So you think your IT is secure and you’re fully protected? MafiaBoy says, “Not so much.”
I had a great opportunity to meet Michael Calce (aka MafiaBoy) at a small reception a few weeks ago. If you haven’t heard the name before, maybe you are more familiar with his impact on modern society. In 2000, Calce executed a cyber attack against Yahoo, eBay, CNN, Dell, and Amazon, which temporarily took these sites offline and caused an estimated $1.7 billion in damages. He was only 15 years old at the time.
So why do I find meeting a criminal mind a great opportunity? Today Calce is reformed and doing the opposite of what he did 18 years ago: working with major corporations on IT strategy process, policy, and defense systems to counter potential cyber attacks.
When you speak with Michael, you can almost see the thought process swirling in his eyes. His ability to understand the underbelly of today’s cyber world allows him to move in step with those trying to cause harm.
Perhaps you have a great IT employee or have an outsourced managed services company. You trust them because they told you that you should, and they know much more about IT than you do. However, how secure is your environment? How do you know if you have the appropriate IT security solution in place? Have you had an independent security review conducted to help you understand what is being done and what potential vulnerabilities exist?
And are your printers secure?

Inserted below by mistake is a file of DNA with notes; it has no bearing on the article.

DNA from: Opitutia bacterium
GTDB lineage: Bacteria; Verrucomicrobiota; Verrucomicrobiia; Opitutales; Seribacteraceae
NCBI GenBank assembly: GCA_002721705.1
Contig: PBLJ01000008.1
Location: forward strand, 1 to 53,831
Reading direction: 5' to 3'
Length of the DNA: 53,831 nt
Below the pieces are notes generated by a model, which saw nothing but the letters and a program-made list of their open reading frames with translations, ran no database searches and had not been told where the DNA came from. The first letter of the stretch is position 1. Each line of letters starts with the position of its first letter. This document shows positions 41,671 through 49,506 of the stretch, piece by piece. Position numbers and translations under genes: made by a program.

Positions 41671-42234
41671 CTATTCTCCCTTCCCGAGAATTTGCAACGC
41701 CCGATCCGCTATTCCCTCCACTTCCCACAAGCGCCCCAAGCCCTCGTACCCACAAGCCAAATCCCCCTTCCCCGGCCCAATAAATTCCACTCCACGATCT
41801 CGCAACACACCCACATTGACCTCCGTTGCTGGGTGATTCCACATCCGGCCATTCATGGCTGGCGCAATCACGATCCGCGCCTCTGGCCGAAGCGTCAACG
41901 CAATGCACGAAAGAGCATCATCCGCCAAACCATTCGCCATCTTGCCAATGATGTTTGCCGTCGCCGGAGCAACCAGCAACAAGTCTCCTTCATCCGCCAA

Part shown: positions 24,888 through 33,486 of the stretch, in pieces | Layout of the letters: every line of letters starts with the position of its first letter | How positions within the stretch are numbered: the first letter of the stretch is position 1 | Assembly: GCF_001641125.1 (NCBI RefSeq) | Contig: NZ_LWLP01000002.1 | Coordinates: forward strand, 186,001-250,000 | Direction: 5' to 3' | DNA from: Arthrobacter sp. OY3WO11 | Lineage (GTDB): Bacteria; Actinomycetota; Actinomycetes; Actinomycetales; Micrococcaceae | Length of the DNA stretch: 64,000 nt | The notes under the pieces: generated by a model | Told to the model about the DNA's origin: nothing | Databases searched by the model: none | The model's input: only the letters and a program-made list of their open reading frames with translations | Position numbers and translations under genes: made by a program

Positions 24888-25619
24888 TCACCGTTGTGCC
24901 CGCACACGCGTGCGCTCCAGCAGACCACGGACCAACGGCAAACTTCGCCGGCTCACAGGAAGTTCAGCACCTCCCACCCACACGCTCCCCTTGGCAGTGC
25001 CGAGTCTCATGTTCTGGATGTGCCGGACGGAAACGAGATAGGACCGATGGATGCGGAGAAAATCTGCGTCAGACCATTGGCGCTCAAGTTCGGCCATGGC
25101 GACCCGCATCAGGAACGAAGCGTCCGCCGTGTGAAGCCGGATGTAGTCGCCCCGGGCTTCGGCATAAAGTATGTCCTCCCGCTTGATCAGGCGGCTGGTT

Before you start laughing and stop reading, I urge you to take a moment and really think about what this means. Sure, someone could print a document on my office printer, but who cares? Very few cybercriminals would waste time hacking into a printer to print a few pages. However, they would hack a printer to gain access to your network or to pull the history of previously printed pages. Most people forget that the printer is on the network and can act as a gateway to other, more important systems. Everyone secures desktops and servers, but the lowly printer is often forgotten; it is left open and ready for anyone with the know-how to tap into it.
Most major printer manufacturers today have security features built into their products such as sending alerts for suspicious activity. This may not be sufficient as, by the time you get the alert and act, the cyber-criminal has infiltrated and perhaps infected your entire infrastructure. HP takes the process one step further. Their printers and other devices are self-healing; the moment they detect anything out of the ordinary they wipe out the foreign code and reset the device to default before a hacker can get in.
Ask yourself: “Are my printers monitored and managed? Do we still use the default passwords that came with the printers?”
Ok. So, now you have secured your printers. You have invested in self-healing systems and monitoring. Surely, you can now sleep well at night, right? The answer: not necessarily. Securing your IT environment is not a “set it and forget it” process. It is ongoing.